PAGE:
Penang, Malaysia, is an island that reverberates with art and history. Flickr user Lauren Irons captures the vibrancy of this fascinating destination in this image of a colorful bicycle taxi set against the bright blue walls of the Cheong Fatt Tze Mansion. On her blog, Lauren describes a visit filled with Hindu festivals and Buddhist temples. “Should you find yourself in Southeast Asia in the near future,” Lauren says, “I would highly recommend a trip to this charming little island.”
While this may come as somewhat of a shocker, the life of a travel writer is more than swanky dinner parties and African safaris. Like many other jobs, the life of a travel writer involves many behind-the-scenes moments that aren’t enviable at all: long layovers, mind-altering jet lag and all-night sessions in front of a computer screen.
Of all the problems faced by travel writers, however, one of the peskiest ones I keep running into is how to efficiently use the stacks of cash that occupy entire bedrooms of my house (please notice my tongue deep into my cheek on this one).
This is why I’m so relieved to see that CNBC just released this list of America’s best places to build your high-end vacation home. I mean honestly, I have been grappling with this for years. Once the recession hit I made the decision that I would shun purchasing “necessities” such as food and clothing and instead invest my nickels towards the purchase of an ultra-luxurious vacation home.
Now that I weigh 87 pounds and only wear underwear, I was able to reference this list and learn that if I opt to build my spacious SECOND home in Kiawah Island, SC, I can do so for nearly a third of the cost versus building the same house in somewhere like say, Hawaii ($585/square foot versus $1300/square foot).
So if you, too, are grappling with this ultra-dilemma, I suggest you check out the post and educate yourself on the benefits of constructing a place (where you’re only going to spend two weeks per year) in a state such as Wisconsin versus somewhere oh-so-typical such as Malibu.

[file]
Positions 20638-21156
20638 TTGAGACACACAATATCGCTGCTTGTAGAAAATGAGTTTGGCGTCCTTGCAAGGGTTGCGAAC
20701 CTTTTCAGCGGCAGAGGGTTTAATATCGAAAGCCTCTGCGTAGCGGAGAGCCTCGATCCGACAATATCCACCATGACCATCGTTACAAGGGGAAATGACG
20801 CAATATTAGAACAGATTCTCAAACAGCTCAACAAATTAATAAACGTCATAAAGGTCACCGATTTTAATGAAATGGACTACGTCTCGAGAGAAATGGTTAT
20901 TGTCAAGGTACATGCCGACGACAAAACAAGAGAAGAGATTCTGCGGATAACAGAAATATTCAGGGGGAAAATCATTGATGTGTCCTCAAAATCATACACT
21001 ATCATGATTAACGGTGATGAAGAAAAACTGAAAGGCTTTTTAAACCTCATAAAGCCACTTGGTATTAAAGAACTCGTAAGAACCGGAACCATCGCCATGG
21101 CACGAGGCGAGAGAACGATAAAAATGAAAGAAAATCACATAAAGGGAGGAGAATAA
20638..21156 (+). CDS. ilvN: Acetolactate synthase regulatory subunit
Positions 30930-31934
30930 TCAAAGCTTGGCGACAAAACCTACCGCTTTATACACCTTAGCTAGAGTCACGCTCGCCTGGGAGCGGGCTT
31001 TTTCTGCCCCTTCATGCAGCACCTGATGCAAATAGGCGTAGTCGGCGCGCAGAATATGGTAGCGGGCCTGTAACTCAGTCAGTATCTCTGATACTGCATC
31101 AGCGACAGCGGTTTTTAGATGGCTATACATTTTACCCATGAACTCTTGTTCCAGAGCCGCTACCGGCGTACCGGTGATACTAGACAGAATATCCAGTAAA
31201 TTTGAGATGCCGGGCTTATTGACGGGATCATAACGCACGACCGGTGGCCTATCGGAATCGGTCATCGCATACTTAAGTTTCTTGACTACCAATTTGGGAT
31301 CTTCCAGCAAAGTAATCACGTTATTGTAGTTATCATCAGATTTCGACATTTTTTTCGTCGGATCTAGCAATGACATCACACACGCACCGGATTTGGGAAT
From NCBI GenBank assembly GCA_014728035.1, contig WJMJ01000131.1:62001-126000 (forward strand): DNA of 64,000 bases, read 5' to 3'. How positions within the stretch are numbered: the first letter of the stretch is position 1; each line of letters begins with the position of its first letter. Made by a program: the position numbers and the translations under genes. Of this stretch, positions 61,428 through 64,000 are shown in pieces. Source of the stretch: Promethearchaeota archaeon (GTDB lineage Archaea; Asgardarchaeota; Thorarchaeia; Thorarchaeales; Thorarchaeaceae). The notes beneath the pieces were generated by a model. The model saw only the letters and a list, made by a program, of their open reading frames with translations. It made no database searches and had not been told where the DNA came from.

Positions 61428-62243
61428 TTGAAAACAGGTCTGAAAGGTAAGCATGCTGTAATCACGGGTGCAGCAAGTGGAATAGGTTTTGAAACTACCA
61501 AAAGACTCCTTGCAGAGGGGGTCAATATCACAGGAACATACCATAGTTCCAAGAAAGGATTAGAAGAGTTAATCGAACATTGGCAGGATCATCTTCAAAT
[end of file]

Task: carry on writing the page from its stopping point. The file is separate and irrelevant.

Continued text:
Despite scouring the article, however, I couldn’t find a yurt in Patagonia anywhere on the list. Shucks.
[Image credit: chefranden on Flickr]
As the Great Recession drags on, more and more state programs are feeling the pinch. This includes many sites of historic interest. In the latest budget announced by Washington Governor Chris Gregiore, the state’s three Historical Society museums will all have to close.
The State Capital Museum in the Lord Mansion in Olympia, and museums in Tacoma and Spokane, would all be affected. The governor has earmarked $2.4 million to maintain the sites and their archives, but it would cost twice as much to keep them open, The News Tribune reports.
The Lord Mansion is on the National Register of Historic Places and in addition to having a museum, it hosts many public events. The Washington State Historical Society Museum in Tacoma gets an average of 100,000 visitors a year.
To be fair to Governor Gregiore, she’s facing a serious problem. If she keeps the museums open, that means $2.4 million less for other programs, and then some non-travel-related blog would be complaining about her budget. But museums and historical societies are important parts of the community, not just for old-timers who want to reminisce and tourists interested in history, but newcomers who want some background on their surroundings. I’ve moved way too many times, and one thing I always do to get grounded is study the history of my new home.
I also do Civil War research, and that means I’ve seen the inner workings of many historical societies. One place you’ll often find me is the State Historical Society of Missouri. Once or twice a week my studies are interrupted by a crowd of schoolkids coming into the library to see the treasures of the archives. Some researchers grumble about this, but I’m always happy to see them come in. One object that always arouses interest is a long, thin map of the Mississippi River that unrolls like a scroll. Steamboat pilots used it to navigate the perilous waters of the river more than a century ago. The students are fascinated by it, not just because of its odd appearance but because of what it symbolizes. More than once I’ve overheard kids talking about what it would have been like to use the map to avoid sandbars, sunken logs, and dangerous currents just like Mark Twain did.
This historical society, like so many others, has had its share of budget cuts. They recently had to stop a theatrical series and a traveling lecture tour. Both were popular, but the society simply can’t afford them.
It would be a shame if they had to cut the tours. Missouri schoolkids wouldn’t get their imaginations fired by that map anymore.
[Photo courtesy Joe Mabel via Wikimedia Commons]